Early Years Foundation Stage

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JIM CURRAN
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Early Years Foundation Stage

Post by JIM CURRAN » Wed Oct 13, 2010 1:27 pm

One in six boys can't write their own name by the age of five

By Laura Clark


Read more: http://www.dailymail.co.uk/news/article ... z12F17xoOW

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maizie
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Re: Early Years Foundation Stage

Post by maizie » Wed Oct 13, 2010 3:33 pm

Sorry, but what is so shocking about that? Name writing at an early age is more of a trick taught by proud parents than a necessary accomplishment. I couldn't write (or even read) my name at age 5.

(I confess to not having read the article; does it have more depth than the headline suggests?)

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Maltesers
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Re: Early Years Foundation Stage

Post by Maltesers » Wed Oct 13, 2010 8:26 pm

I sometimes wonder what all the rush is about. As long as they can read and write by the time they get to the end of Primary school. I think we sometimes push too much on our little ones. Let them be little and let them play.
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JIM CURRAN
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Re: Early Years Foundation Stage

Post by JIM CURRAN » Thu Oct 14, 2010 11:40 am

I agree Maltesers that we should “let them be little and let them play” but this shouldn’t be to the exclusion of teaching and learning. The school day is long enough for both of these activities to occur.

In Northern Ireland many schools particularly in disadvantaged areas were encouraged to promote ‘The Enriched Curriculum’, which was almost exclusively play based. I spoke to a teacher who taught these children in year 4. He said that not only could the boys not hold a pencil but that all they wanted to do was play.

All young children need to play but disadvantaged children who are already far behind their more advantaged peers when they begin school need teachers to teach them, if they are not going to be further disadvantaged.

Kiki
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Re: Early Years Foundation Stage

Post by Kiki » Thu Oct 14, 2010 3:59 pm

The hardest transition any of my children has ever experienced has been the move from Foundation into Year 1 which has always left me wondering what kind of 'foundation' the school thought they were laying? It would make much more sense if the 'formality' and structure were gently introduced and increased over 3 terms so that the next stage wasn't such a terrible shock.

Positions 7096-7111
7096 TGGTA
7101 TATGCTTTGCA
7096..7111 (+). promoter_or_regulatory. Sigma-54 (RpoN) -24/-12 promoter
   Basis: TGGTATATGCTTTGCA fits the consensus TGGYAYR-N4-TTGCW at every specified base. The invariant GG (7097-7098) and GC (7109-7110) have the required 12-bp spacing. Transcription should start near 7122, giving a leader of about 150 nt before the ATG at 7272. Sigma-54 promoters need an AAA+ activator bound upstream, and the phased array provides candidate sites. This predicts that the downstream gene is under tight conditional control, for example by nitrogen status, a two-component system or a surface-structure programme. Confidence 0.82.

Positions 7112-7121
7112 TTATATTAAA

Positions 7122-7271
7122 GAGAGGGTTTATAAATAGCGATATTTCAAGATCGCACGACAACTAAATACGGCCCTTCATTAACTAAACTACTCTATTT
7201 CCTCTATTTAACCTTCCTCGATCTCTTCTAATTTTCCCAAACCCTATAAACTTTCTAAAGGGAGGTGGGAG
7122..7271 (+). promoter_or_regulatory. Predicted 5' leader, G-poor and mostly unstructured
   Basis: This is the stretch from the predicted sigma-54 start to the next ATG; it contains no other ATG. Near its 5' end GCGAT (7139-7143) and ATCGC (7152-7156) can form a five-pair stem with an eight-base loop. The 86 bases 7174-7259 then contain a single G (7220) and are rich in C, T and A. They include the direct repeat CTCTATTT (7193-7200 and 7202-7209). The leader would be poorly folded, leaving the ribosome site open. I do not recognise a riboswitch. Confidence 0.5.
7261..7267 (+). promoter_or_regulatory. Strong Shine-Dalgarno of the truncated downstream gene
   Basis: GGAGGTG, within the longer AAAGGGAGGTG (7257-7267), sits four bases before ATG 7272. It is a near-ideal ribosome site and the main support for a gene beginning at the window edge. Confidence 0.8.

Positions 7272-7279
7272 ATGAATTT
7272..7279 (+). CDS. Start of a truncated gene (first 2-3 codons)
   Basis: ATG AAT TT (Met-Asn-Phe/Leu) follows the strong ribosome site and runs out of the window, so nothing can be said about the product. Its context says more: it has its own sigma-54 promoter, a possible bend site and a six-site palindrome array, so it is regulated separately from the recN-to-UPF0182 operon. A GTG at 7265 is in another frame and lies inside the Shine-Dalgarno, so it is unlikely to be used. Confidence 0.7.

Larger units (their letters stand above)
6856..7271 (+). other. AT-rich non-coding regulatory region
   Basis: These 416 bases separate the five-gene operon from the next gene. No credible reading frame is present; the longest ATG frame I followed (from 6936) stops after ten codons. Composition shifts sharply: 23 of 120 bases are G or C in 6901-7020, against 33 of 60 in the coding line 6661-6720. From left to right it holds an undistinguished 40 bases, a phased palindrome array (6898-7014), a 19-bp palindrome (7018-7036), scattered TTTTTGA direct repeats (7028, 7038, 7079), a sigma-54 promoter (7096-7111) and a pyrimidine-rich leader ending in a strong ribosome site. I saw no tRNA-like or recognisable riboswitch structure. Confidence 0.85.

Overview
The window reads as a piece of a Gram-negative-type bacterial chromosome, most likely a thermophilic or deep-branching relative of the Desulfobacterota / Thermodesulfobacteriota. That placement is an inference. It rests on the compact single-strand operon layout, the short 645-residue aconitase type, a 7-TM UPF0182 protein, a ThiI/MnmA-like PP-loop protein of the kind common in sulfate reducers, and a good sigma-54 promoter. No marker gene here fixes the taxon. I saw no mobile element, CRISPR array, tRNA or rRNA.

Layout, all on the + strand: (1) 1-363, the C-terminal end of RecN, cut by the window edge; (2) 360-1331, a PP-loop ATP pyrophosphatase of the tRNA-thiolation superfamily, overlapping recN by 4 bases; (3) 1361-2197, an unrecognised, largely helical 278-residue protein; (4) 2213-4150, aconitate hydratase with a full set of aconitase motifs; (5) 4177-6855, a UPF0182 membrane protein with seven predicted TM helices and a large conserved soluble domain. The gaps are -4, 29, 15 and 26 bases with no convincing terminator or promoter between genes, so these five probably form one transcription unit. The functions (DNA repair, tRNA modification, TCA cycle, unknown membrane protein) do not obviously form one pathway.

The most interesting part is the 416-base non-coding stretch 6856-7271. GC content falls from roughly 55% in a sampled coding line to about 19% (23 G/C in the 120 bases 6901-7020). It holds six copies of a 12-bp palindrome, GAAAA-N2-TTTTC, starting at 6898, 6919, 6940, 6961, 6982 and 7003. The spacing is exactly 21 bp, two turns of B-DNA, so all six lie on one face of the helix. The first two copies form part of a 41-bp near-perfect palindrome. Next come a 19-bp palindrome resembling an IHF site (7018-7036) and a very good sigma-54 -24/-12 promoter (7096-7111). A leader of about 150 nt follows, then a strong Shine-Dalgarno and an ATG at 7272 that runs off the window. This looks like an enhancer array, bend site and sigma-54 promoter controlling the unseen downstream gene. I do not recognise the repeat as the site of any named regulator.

I am also reminded of a Foundation stage teacher who came to me wanting to buy some books but was really stuck as she wasn't 'allowed' to buy anything that could be construed as 'educational'!!

g.carter
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Re: Early Years Foundation Stage

Post by g.carter » Thu Oct 14, 2010 4:26 pm

This is the big conundrum at the moment. Many teachers are so neurotic, fearful, defensive about how to teach reading that children in many Reception classes suffer. That's one of the reasons that I like Jolly Phonics at this age - it is so little- child friendly and easy for a teacher to understand the process.

Anne Mc Keefry
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Re: Early Years Foundation Stage

Post by Anne Mc Keefry » Fri Oct 15, 2010 10:55 am

I couldn’t agree more Geraldine, the story, action and song all help the children remember the sounds. More than nine years ago when I first discovered Jolly Phonics all I had was Sue Lloyd’s Phonics Handbook. I remember sitting on the carpet surrounded by 27 four & five year olds and teaching the second sound /a/. I was describing a picnic with my family and just after I said that I had spread a rug on the ground one little girl spontaneously asked “Teacher was it a beautiful, colourful rug?”

It was the beginning of a wonderful journey with many magical moments and also plugged an enormous gap in my knowledge of how to teach reading and spelling. For the rest of that year in about 20 minutes each day, the children were building vocabulary, developing story telling skills (the story outline for each sound meant that teacher and pupils were able to create the story) learning how to blend and segment and by the end of their first year at school many were writing their own stories and reading independently.

Jolly phonics is definitely a language rich programme and with all the great resources and opportunities for training it is a great shame that so few schools in N Ireland take it on or if they do use it implement it properly.

My grandson is extremely happy in his play based first year at school but with his parents’ approval and support he is also enjoying Jolly Phonics lessons with Granny!

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